Do All New '68 DRRI Have Reverb Hum?

T Prior

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I would think that's because it's just a fact of audio life, not a fault in the circuit. I always wonder in what settings people are playing where "noise" actually creates problems.

Audio life, really ?

I have two Fender amps, a 95 Blues Deluxe and late 90's Hot Rod Deville, there is no reverb hum unless you literally have it set at MAX. Same with the Carvin Nomad. My early Bandmaster reverb didn't exhibit annoying reverb hum at a high setting. Neither did my Twin Reverbs .

The Blues Jr however, early 2000 build requires that the R tank be turned around, the hum is better but not gone. The hum is audible even if I place the R tank several feet away.

It's an annoyance , we shouldn't buy an amp, bring it home then complain about hum.

Having to replace a reverb tank on an amp that is near new is a quality issue, many of us used the same Fender amp for 3 or more decades and never had a reverb tank issue. If we are buying a $300 made in China amp, ok, we suck it up, maybe even expect it, but not on a $1000 brand new amp.

No bigger Fender fan than me, but there are a couple of amps they RI'd which to me is all about profit and bottom line.
 
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Silverface

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Unless there is something specifically wrong with the amp - usually one or more bad tubes - reverb hum is inaudible at usable levels when playing. But reverb springs are also a type of antenna and pick up stray electrical and magnetic fields. Fender raised the height of Bandmaster Reverb and Showman Reverb heads specifically to reduce reverb hum.

I don't know of a combo amp that won't hum when the reverb is dimed and nobody is playing.

As I recall Duane Eddy used studio "plate reverb" - a concrete chamber underground with a huge steel plate that created the reverb. Dick Dale also used studio reverb - the Fender Reverb unit was for live use.

Very few players in real studios have ever used amp reverb. Studio reverb effects like plate chambers, recording amps in specifically reflective rooms and such sound far better than any spring reverb. And nowadays the norm is to record guitar signals "dry", adding reverb later - that way it can be controlled. If you record "wet" that's it - can't take it away. Same with compression.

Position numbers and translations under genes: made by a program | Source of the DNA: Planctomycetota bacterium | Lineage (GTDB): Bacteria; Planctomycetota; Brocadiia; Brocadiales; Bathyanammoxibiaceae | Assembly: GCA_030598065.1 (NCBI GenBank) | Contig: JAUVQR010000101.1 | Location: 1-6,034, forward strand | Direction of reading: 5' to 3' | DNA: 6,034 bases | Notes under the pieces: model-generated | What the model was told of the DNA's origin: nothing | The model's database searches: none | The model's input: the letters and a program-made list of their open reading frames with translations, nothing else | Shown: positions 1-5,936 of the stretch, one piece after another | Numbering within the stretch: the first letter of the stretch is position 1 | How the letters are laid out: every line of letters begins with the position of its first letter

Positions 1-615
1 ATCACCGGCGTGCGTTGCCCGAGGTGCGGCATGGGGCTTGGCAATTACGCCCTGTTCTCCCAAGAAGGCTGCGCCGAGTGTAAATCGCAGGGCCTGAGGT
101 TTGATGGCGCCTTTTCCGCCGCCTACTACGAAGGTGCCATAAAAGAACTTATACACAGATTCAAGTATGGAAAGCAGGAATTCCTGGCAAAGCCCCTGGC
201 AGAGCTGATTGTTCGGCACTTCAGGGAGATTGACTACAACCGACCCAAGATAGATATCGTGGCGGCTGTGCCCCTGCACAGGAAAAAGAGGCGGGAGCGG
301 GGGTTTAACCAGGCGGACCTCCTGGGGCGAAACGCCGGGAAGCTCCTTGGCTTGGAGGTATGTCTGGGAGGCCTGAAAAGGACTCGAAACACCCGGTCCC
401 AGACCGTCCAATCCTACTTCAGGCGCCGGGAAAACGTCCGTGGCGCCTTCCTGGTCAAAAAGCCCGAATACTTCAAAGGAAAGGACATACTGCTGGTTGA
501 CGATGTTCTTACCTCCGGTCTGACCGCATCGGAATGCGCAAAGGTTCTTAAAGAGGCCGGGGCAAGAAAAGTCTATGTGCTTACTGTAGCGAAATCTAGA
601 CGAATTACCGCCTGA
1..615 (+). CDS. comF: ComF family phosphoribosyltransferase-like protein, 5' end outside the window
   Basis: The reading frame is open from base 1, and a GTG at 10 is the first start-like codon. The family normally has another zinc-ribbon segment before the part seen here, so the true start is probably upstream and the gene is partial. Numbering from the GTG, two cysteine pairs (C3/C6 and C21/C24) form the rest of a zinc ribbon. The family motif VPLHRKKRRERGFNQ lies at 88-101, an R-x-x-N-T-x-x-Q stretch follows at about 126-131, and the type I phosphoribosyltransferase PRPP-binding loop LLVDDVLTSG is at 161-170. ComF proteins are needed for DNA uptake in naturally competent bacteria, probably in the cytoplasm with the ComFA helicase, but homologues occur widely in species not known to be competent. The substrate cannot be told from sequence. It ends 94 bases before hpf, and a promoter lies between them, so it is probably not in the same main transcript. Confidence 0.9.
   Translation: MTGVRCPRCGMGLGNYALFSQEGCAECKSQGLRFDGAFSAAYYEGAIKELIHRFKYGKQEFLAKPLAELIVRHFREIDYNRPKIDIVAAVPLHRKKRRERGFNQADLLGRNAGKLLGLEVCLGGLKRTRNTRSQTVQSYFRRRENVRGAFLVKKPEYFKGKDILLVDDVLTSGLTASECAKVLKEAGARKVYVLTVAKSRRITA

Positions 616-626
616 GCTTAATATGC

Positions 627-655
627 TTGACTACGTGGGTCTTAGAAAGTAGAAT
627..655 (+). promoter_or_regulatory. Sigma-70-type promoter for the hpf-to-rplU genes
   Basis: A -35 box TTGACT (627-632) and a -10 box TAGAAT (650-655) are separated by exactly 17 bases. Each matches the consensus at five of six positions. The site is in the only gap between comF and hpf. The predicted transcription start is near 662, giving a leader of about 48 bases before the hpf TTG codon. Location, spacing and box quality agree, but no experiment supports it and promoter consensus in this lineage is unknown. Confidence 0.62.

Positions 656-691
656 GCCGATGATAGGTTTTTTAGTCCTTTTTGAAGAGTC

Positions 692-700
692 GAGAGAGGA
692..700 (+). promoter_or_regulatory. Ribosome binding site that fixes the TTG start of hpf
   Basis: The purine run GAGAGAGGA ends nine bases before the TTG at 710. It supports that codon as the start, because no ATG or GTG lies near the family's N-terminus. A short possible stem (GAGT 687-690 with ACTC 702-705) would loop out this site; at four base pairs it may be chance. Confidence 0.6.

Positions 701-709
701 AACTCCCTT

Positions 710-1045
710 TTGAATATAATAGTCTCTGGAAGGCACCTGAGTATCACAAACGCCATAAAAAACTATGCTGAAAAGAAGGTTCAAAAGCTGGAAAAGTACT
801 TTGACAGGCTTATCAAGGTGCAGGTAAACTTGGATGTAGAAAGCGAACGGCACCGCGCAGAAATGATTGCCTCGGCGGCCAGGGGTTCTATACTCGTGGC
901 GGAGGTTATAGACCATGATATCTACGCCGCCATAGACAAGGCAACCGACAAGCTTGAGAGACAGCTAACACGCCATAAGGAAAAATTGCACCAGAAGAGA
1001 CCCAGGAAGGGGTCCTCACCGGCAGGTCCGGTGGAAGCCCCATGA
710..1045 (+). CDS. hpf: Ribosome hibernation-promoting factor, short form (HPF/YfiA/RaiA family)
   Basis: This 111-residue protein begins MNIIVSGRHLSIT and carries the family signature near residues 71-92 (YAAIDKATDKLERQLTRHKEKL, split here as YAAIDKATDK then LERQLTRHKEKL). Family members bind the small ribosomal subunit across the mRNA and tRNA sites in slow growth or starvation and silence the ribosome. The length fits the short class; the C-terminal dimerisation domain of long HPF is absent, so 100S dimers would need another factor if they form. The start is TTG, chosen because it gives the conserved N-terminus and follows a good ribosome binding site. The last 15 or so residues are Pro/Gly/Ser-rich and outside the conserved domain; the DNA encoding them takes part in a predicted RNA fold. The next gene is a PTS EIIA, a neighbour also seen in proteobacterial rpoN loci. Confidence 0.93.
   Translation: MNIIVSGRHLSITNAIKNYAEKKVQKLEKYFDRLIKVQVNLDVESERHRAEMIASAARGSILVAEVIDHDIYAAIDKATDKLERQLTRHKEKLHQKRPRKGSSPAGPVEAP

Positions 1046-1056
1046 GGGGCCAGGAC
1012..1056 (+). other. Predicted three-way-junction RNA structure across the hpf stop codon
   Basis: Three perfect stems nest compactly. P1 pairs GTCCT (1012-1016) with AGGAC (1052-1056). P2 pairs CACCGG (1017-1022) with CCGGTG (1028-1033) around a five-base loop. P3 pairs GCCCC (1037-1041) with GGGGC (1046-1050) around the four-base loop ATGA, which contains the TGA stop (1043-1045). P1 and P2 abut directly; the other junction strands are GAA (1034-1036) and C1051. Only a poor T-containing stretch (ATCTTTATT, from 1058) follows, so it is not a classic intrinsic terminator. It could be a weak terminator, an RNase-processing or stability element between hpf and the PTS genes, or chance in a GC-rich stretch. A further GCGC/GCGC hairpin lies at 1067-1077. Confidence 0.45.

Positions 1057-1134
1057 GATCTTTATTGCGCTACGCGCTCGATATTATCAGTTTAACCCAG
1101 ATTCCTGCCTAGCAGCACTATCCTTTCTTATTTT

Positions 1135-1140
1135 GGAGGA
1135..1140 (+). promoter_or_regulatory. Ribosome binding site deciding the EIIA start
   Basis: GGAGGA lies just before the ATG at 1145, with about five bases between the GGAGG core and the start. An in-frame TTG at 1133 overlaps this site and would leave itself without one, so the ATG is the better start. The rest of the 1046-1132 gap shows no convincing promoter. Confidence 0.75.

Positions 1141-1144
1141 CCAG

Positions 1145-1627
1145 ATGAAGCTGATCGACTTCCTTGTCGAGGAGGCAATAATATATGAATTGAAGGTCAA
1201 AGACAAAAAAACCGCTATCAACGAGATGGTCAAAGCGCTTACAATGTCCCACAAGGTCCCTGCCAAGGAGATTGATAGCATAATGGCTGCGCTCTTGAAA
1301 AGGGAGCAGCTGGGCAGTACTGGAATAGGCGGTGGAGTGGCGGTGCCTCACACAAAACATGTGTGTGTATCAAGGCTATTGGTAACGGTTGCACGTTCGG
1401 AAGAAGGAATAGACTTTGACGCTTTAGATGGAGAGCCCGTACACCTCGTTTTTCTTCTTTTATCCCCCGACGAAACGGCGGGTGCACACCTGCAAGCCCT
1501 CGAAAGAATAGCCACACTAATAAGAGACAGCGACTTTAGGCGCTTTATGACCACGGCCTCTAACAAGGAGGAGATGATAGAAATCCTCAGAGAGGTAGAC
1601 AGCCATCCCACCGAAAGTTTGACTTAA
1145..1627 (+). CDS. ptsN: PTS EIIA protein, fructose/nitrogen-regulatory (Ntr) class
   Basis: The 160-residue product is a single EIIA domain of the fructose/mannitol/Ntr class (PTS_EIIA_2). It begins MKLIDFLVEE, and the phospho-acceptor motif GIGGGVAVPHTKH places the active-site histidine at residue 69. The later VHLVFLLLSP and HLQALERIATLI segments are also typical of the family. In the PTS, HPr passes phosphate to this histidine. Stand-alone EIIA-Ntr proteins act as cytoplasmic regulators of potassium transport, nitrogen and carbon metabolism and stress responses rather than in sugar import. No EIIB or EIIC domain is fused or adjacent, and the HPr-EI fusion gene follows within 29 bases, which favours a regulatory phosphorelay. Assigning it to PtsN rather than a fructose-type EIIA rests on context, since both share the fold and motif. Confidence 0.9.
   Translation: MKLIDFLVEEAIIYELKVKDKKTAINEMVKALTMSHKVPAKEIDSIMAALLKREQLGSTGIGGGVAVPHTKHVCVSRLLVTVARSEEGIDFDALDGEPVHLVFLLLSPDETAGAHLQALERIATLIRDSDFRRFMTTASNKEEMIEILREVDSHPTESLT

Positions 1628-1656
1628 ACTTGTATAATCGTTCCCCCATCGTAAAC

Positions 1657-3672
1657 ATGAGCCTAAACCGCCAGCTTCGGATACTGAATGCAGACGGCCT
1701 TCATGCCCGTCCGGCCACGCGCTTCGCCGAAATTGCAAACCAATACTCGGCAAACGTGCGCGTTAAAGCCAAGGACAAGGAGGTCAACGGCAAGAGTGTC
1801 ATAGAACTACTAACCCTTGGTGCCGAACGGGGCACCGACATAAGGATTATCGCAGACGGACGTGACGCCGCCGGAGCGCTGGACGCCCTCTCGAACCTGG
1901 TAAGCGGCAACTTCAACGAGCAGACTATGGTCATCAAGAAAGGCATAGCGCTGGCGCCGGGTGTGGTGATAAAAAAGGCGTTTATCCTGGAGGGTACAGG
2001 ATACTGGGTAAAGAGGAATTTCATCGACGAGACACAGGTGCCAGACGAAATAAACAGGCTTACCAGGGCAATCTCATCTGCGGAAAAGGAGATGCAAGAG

SoK66

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There's a bogey in the way Fender wires V3 on the reissues and custom reissue amps that contributes to the hum, and it's easily corrected. On the vintage amps fender wired the grids of V3 with a lead jumper directly across the tube socket from pin 7 to pin 2. There's also a jumper across the cathodes, pins 8 to pin 3, though Fender would often just bend the pin tabs down flat across the socket and solder them together so the grid jumper couldn't short against it. Then for the plates of V3 they ran a jumper wire around the socket from pin 1 to pin 6 and soldered the blue wire from the reverb transformer to pin 6.

On the reissues Fender boo-boos and jumpers the plate wire across the socket and runs a jumper wire around the socket for the grid. The grid picks up interference that causes hum and sends it right through the circuit. Just reverse the wiring vintage style and virtually all the reverb hum will be killed off.

Thanks to Lyle Caldwell of Psionic Audio for the tip.
 
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corliss1

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I think the real question here is "are you not getting enough reverb on lower settings?" Fender amps are known to be crazy intense with the reverb much higher than 5-6, and I can't imagine using it at the max setting. If you're not getting enough verb, there's something else going on with the amp.

Yes, the pop when shutting off the amp normal and expected.
 




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